on September 4, thus becoming also Peter I of Sicily
Sicily
.

With the pope's blessing, the counterattack from Charles was not long in coming; his fleet from the Kingdom of Naples
Kingdom of Naples
arrived and blockaded the port of Messina
Messina
and made several attempts to land troops on the island, but all were repulsed.

MICHAEL PALAEOLOGUS\' COMMENTARY

Years later, in his autobiography, Michael VIII wrote: "Should I dare to claim that I was God's instrument to bring freedom to the Sicilians, then I should only be stating the truth." But as Runciman observes, with or without Byzantine
Byzantine
gold, it was the proud people of Sicily
Sicily
alone who fought against their armed oppressor; and "However it may have been plotted and prepared, it was that one March evening of the Vespers at Palermo
Palermo
that brought down King Charles' empire."

SOURCES

* Runciman, Steven, _The Sicilian Vespers_, Cambridge: Cambridge University Press, 1958, ISBN 0-521-43774-1 . * _ Lu rebellamentu di Sichilia , lu quale Hordinau e Fichi pari Misser Iohanni in Procita contra Re Carlu_ is still located in the Central Library in Palermo. Whether it is a contemporary narrative or not hinges on the interpretation of one word in the text. Runciman (p. 329) describes these words as "putirini", the first person plural, vs "putirisi" the impersonal tense. * The earliest narrative source for the Vespers is the Sicilian language _ Lu rebellamentu di Sichilia _, written perhaps as early as 1287. It credits John of Procida with organising the overthrow of the French and portrays him in a positive light. Two later Tuscan Guelph histories, the Liber Jani de Procida et Palialoco and the _Leggenda di Messer Gianni di Procida _, possibly relying on the _Rebellamentu_ or the _Rebellamentu_'s lost source, follow it in stressing John's involvement, but they portray him in a more critical light. The _Liber_, as its title suggests, emphasises John's negotiations with Michael VIII ("Palioloco"). * Besides these there are two Florentine chronicles of importance. The _Leggenda_ was once thought to be a source for the _Nuova Cronica _ of Giovanni Villani , itself a source for the Vespers. Brunetto Latini , in his _Tesoro_, similarly adopts the Sicilian version of events, which includes the earliest version of the rape. The Tuscan _Liber_ turns the rape story around, suggesting the Sicilian woman had pulled a knife on her French suitor when his friends came to aid him.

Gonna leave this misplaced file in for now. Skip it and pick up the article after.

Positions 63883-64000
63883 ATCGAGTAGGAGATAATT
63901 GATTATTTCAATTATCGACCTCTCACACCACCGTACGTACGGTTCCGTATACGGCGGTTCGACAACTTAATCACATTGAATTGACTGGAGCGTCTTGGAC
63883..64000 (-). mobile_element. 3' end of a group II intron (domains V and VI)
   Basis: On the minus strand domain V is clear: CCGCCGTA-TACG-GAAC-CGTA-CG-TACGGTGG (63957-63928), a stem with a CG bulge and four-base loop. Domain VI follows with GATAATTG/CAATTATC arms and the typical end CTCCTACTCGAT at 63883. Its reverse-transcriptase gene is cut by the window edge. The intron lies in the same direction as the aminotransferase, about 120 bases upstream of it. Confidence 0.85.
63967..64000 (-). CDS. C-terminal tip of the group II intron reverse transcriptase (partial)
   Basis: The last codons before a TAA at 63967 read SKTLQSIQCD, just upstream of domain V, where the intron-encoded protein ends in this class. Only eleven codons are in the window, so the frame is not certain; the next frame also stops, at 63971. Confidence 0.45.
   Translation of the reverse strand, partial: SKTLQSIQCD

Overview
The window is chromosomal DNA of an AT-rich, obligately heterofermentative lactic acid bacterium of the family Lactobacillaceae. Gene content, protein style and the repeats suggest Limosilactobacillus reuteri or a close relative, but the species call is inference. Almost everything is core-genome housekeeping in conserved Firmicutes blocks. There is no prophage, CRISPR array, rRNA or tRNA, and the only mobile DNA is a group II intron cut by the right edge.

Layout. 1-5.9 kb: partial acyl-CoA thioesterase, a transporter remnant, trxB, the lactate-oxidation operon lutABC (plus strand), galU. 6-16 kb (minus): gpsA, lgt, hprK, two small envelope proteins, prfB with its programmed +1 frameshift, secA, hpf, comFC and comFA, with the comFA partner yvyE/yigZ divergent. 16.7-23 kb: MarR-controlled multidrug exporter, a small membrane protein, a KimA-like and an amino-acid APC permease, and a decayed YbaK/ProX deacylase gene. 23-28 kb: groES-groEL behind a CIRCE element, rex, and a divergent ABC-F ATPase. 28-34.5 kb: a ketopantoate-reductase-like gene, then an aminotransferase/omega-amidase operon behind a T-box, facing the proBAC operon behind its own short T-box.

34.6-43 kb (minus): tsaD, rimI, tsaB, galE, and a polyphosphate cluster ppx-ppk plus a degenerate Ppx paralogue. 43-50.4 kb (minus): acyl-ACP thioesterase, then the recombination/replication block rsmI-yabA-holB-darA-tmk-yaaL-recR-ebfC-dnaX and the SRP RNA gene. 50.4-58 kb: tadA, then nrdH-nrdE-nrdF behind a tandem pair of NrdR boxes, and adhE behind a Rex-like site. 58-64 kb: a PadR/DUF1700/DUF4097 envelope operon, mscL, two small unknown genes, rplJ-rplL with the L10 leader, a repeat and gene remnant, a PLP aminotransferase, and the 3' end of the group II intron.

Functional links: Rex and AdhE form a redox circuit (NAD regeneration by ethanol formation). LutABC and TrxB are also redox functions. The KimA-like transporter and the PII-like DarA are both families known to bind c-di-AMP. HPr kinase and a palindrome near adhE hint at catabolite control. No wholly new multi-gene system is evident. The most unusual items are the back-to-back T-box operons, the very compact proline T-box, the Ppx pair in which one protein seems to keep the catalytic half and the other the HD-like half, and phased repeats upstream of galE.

_ Sicilian Vespers_ (1846), by Francesco Hayez.

* _The Catholic Encyclopedia_ . A description of all prayer 'Offices' is given therein… Vespers, Matins, Laudes… etc. * Jordan, _L'Allemagne et l'Italie_, at pp. 219–221. This is the best source of the blasphemous and cunning character of Frederick II as king. * Bäthgen, _Die Regentschaft Papst Innocenz III im Konigreich Sizilien_ describes Frederick's minority. See also Van Cleve, _Markward of Anweiler_; and Luchaire, _Innocent III, vol. III_; and _Rome et l'Italie_, pp. 153–204. Jordan, (supra) at pp. 272–74 discusses the origin of the Geulf and Ghibelline factions. See also, Hefele-Leclercq, _Historie des Conciles_ vol VI, I, pp. 6–9. * Chalandon, _Historie de la Domination Normande en Italia_, vol. I, pp. 189–211, 327–54. These are excellent sources describing the Norman Conquest of Italy
Italy
and Sicily
Sicily
by the Guiscard family. For their rule in Sicily, see vol. II, passim.

REFERENCES IN CULTURE

* The massacre of the French garrison of Bruges
Bruges
by the city's populace in 1302 was termed " Bruges
Bruges
Matins " in tribute to the Sicilian Vespers. * The present (but composed in 1847 and set to music in 1848) Italian National anthem
National anthem
, "Il Canto degli Italiani", popularly known as "Fratelli d\'Italia " ("Brothers of Italy"): "Il suon d'ogni squilla / i vespri sonò" (with reference to the past uprisings of the Italian people against foreign rulers, occurring again in these years). * Reflecting the dual significance of the events to both France and Italy, Giuseppe Verdi